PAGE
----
A historical nod to the unions, a factional system that is more complex than the Da Vinci code, complicated loyalties and a progressive but seemingly inconsistent bent. The ALP prides itself on being a ‘broad church’ but in part, that has led to an electorate that doesn’t understand what the party is about.

And just as a business’ reason for being cannot just be ‘to make money’, a political party’s reason for being cannot just be ‘to get into government’. Nor can it just be ‘to keep the other guys out’.

And for many disillusioned voters, who are desperately looking for something to believe in, ‘we’re better than the alternative’ seems to be all the politics game is about right now.


Labor have performed efficiently and effectively on the what.

And while each of us is perfectly entitled to agree or disagree with each individual policy decision and direction – love them or hate them – the Labor Party have got the job done.

500+ pieces of legislation passed in a little over 30 months. A Government hanging on by a thread in the parliament but still making the important reforms they set out to make.

Unemployment at or around 5 per cent, a paid parental leave scheme, increases to the aged pension, the school kids bonus, more funding for universities, an increased child care rebate, pay rises for the community sector, more money for superannuation and a rental affordability scheme.


But why did they do it? What is their purpose, their core, their belief, their reason for being?

I’m not sure that voters understand that about Labor.

Why? Because nobody has taken the time to tell them.

In stark contrast, the Coalition have provided barely any specifics about what they intend to do in Government. We know that their surpluses will apparently be bigger, and their promised number of created jobs greater, and we know what they’re against – boats, broadband and Great Big New Taxes.

Buuuuut, that’s about it. They’re not exactly heavy on the detail re: how said boats will be stopped and the broadband ripped up, or what they’re going to cut when they don’t have that tax revenue to rely on any more.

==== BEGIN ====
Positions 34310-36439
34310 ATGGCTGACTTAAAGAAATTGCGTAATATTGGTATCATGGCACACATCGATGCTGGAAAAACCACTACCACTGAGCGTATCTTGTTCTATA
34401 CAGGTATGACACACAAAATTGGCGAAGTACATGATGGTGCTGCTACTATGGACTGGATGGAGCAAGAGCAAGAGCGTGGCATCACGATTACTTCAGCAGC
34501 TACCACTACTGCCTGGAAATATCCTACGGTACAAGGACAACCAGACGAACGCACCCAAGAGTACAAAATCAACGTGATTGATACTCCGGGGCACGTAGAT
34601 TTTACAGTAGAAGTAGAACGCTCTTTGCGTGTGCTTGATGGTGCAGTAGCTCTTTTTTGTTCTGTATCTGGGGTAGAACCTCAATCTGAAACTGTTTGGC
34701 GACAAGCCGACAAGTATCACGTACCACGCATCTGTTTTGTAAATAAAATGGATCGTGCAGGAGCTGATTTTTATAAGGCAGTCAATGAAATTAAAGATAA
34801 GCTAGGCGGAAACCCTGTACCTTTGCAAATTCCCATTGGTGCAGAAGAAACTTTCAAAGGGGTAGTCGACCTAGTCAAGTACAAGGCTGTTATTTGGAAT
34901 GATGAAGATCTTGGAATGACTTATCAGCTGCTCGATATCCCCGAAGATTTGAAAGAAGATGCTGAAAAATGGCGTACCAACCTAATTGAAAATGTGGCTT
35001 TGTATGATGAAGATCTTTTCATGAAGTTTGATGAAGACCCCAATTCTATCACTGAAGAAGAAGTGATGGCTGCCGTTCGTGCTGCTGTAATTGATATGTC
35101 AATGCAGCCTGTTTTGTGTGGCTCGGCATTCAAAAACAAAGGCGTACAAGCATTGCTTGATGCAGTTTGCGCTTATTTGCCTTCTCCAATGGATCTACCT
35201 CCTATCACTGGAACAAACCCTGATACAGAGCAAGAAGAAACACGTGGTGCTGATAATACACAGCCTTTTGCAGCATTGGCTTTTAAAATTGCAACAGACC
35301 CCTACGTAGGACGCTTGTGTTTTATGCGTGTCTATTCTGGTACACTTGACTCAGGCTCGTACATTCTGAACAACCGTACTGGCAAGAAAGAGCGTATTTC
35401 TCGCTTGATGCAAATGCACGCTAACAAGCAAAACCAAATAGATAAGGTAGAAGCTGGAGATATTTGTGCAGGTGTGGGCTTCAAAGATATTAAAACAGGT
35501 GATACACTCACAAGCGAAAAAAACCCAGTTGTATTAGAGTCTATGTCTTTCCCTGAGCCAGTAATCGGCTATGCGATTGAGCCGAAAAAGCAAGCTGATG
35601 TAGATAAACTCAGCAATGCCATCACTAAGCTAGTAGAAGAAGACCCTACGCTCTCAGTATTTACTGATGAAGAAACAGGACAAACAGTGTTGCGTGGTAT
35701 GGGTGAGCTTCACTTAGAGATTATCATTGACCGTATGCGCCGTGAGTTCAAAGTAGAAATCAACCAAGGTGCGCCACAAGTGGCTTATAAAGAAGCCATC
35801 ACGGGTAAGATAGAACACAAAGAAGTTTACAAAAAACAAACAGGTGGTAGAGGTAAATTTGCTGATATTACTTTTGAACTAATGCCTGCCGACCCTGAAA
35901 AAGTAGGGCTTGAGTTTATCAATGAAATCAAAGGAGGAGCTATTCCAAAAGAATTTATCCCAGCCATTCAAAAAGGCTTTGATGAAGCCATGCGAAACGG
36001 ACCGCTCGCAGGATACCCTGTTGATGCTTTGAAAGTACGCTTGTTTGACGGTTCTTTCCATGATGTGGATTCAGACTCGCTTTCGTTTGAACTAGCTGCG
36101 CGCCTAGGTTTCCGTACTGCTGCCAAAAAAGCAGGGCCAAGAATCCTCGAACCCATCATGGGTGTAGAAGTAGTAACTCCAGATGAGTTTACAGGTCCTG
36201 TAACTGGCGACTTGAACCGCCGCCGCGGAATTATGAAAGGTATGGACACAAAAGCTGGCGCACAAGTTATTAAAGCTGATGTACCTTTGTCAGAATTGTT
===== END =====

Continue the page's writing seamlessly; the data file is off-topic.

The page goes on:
But what we do know is the why. Because Abbott has been incredibly successful in communicating to the Australian public why he wants to be Prime Minister.

And it is so much more than a policy promise – it’s a purpose.

People have responded to a spirit of governance, to an approach, to a goal, to a vision. And while it is almost unbelievable that that vision has been so joyously embraced with barely any substance to back it up – it’s worked.


Tonight is a big night for Julia Gillard and her Government. Because while the election is probably a done deal, there are still millions of Australians out there who are searching for a reason to believe in Labor and in progressive politics.

The Labor Government have achieved a great deal. Julia Gillard has been an excellent Prime Minister and despite the hellish time she has had, she has an awful lot to be proud of.

It will be an easy trap for the Government to fall into; to get bogged down in communicating the detail and the implementation of their final budget rather than it’s purpose. Hopefully that isn’t what happens tonight .

Her government has done many things for this country and can be confident that the history books will be kinder to her than the current media cycle has.

But the Government has fundamentally failed to communicate its purpose. They have not taken the time to explain to the people it needs to fight alongside it, why they’re fighting in the first place.

And Labor owes it to their own legacy to do that better.

Political disclaimer: Jamila has previously worked for the Rudd and Gillard Governments.